Twitter Audience Insights is another great source of information for getting to know your users better. This will give you an idea of what kind of content is highly appreciated in your industry.

5. Create an Amplification Plan

Use Paid Ads on Facebook

Pay attention when setting up your ad and selecting different audience interests. Use brands that your audience also likes. For instance, if I were creating an ad for the digital marketing industry, then for a post about ‘content marketing,’ I’d add the key phrase “digital marketing industry” as one of my audience’s interests.

I’d also select an additional interest for my target audience. Let’s say for the purpose of this example it’s Canva. Tweaking these details gives me the assurance that users who encounter my post are interested in its subject.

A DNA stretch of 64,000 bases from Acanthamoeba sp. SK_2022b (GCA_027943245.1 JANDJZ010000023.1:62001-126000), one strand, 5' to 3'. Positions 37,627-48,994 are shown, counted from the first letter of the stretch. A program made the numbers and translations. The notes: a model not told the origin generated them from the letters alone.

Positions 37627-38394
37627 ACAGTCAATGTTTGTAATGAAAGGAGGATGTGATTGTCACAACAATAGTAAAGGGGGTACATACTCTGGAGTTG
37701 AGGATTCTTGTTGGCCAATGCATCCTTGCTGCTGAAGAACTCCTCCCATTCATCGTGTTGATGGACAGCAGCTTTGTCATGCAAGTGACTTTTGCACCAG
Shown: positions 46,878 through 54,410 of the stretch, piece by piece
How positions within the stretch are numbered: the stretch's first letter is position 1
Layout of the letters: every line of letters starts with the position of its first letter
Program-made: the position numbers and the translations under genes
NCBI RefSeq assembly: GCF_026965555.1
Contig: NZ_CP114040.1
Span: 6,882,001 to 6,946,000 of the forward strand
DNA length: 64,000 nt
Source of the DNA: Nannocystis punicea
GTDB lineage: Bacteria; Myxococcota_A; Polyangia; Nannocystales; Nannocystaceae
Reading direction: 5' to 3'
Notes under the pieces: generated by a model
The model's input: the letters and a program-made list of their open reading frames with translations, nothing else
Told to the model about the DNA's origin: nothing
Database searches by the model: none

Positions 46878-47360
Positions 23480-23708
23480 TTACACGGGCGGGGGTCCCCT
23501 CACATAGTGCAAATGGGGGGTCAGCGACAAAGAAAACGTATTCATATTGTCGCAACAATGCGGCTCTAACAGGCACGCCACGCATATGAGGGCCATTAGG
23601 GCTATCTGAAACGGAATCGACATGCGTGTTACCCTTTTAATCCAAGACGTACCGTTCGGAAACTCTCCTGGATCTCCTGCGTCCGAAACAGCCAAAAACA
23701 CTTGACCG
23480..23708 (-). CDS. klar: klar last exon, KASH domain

Targeting the correct audience also allows you to reach users who are already familiar with your product. If you have 10,000 emails in your user database, then your best bet is to create a custom audience.

If you don’t have that many users, then Facebook will charge you more for an ad like that. The smaller your audience is, the more you have to pay for a targeted ad, so it’s not always cost-effective.

Use the Power of Outreach

Typically, you want to look for articles related to your own. You can find them with the help of BuzzSumo. Besides that, you can get a list of referring domains (where your backlinks are coming from) using BuzzSumo, Ahrefs or Majestic.